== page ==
In Summary

This years’ RSA Conference centered around a few main points that were reiterated throughout the entire conference. GDPR is here to stay, so how do companies cope with it? Security for DevOps was a major concern with them as well, with questions focused on how to get teams to work together, whether they are focused on development or security. Additionally, how can we automate some of the processes involved in developing secure applications? We can help with this point. Lastly, the overall impact of IoT was ever-present, with everyone asking questions around where security in the IoT space is going and how we believe it needs to get there. Did you find these same themes echoed at RSA? Are there things we should know or ideas we missed? Let me know



Nicholas Bates

Nicholas is The Writing Writer, or Tinfoil Security's new Technical Content Writer. He has a background in network security where he worked as an engineer for 7 years before joining the Tinfoil team. As a father of his 3-year-old daughter, when he is not writing you can find him hiking with his family, or practicing Jiu-Jitsu.

Tags: security DevSec DevOps


API Security Scanning: How is it done the right way?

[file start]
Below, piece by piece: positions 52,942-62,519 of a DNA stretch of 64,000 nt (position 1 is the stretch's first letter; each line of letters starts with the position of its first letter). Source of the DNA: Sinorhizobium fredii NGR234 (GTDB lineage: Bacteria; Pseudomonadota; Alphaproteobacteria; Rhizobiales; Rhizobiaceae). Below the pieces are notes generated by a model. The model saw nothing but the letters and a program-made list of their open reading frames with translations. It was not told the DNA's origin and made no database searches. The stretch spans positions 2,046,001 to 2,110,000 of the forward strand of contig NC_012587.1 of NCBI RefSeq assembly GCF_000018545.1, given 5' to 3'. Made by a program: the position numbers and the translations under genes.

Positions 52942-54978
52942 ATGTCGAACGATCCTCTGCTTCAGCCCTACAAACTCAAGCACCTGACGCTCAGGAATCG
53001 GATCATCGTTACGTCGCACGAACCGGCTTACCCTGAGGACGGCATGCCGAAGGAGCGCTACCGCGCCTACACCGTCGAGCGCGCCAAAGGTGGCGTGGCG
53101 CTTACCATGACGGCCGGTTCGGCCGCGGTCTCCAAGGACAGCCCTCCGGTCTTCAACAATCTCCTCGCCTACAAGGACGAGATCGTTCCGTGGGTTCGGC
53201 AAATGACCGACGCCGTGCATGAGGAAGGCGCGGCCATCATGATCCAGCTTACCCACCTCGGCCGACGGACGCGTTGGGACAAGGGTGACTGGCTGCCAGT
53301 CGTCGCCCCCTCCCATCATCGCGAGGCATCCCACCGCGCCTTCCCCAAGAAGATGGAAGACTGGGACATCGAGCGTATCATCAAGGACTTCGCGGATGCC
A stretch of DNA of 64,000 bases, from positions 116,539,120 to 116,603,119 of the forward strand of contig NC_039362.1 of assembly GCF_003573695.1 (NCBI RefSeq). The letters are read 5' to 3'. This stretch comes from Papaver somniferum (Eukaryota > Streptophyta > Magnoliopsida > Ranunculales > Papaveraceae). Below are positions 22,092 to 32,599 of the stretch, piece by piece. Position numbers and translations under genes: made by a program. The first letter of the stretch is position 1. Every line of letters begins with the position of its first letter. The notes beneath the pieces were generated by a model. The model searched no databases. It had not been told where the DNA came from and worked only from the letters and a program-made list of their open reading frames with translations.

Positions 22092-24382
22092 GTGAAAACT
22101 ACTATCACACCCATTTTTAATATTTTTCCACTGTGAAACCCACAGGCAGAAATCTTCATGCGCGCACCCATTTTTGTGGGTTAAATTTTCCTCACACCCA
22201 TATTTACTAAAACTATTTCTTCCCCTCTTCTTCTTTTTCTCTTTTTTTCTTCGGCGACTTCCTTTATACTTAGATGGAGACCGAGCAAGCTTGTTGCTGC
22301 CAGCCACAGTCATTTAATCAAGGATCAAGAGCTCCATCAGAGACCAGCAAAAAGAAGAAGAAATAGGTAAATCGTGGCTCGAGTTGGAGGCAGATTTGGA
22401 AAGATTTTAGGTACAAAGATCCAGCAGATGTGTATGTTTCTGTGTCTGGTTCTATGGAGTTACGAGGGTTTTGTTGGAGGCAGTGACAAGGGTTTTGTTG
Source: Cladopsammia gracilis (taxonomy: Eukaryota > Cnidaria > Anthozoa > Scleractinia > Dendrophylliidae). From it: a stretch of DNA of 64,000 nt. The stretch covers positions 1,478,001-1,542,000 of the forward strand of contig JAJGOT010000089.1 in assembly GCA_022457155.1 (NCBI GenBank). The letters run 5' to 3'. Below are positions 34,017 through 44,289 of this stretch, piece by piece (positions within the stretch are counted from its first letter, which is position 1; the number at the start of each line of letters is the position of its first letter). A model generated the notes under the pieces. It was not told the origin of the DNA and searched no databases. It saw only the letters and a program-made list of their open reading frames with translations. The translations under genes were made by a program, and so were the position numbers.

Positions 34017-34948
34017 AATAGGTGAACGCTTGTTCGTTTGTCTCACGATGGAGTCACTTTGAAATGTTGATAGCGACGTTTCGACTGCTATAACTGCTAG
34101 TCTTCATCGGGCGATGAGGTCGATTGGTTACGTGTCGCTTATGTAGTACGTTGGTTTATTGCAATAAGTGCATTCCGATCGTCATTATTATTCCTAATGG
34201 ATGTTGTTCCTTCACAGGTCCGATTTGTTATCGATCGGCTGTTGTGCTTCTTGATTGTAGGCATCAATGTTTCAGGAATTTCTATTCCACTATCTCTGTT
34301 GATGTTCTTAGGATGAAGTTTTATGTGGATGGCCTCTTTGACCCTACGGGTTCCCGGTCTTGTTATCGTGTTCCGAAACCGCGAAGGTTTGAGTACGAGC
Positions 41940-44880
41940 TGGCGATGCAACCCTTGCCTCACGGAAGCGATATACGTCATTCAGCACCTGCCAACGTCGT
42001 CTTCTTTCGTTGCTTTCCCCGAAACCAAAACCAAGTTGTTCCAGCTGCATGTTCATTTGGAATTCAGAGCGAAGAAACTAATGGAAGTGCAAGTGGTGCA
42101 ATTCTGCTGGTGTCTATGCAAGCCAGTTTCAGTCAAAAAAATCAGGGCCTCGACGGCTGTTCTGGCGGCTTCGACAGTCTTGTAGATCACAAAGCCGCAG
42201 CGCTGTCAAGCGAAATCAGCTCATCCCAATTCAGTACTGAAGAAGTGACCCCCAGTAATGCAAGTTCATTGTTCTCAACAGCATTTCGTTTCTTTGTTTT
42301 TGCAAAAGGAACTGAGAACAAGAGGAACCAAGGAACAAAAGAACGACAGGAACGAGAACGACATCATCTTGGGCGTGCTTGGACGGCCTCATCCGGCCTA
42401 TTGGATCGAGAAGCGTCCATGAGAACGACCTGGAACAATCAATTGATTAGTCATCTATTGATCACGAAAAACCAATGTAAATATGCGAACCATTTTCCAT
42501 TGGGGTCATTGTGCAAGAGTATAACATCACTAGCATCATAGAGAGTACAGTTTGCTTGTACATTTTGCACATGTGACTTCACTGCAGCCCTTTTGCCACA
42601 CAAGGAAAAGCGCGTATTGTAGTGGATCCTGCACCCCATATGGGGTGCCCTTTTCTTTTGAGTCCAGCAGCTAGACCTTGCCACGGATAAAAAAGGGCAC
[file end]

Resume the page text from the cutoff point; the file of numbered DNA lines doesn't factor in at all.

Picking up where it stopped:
We’re excited to announce our API Security Scanner has been officially launched and is now publicly available! It’s a much needed tool we’ve been building and rigorously testing for the past year and a half, and we can’t wait to start sharing it with the world. Before we go into the details on how the scanner works, it’s important to start by discussing the problem of API security in general, and why such a tool is needed in the first place.

First, when we say API, it’s worth clarifying that we’re talking about web-based APIs such as REST APIs, web services, mobile-backend APIs, and the APIs that power IoT devices. We are not targeting lower-level APIs like libraries or application binary interfaces. This is an important distinction to make, because the sorts of security vulnerabilities that affect web-based APIs are going to mirror the same categories of vulnerabilities we’ve spent the past seven years defending against, with our web application security scanner.

Just as web applications can be vulnerable to issues like Cross-Site Scripting (XSS) or SQL injection, APIs can also fall prey to similar attacks. As always, it isn’t quite that simple, and the nuances of how these vulnerabilities are actually exploited and detected can vary dramatically between the two types of applications. In the case of XSS, for example, the difference between a vulnerable API and a secure API depends not only on the presence of attacker controlled sinks in an HTTP response, but also on the content-types of the responses in question, how those responses are consumed by a client, and whether sufficient content-type sniffing mitigations have been enforced.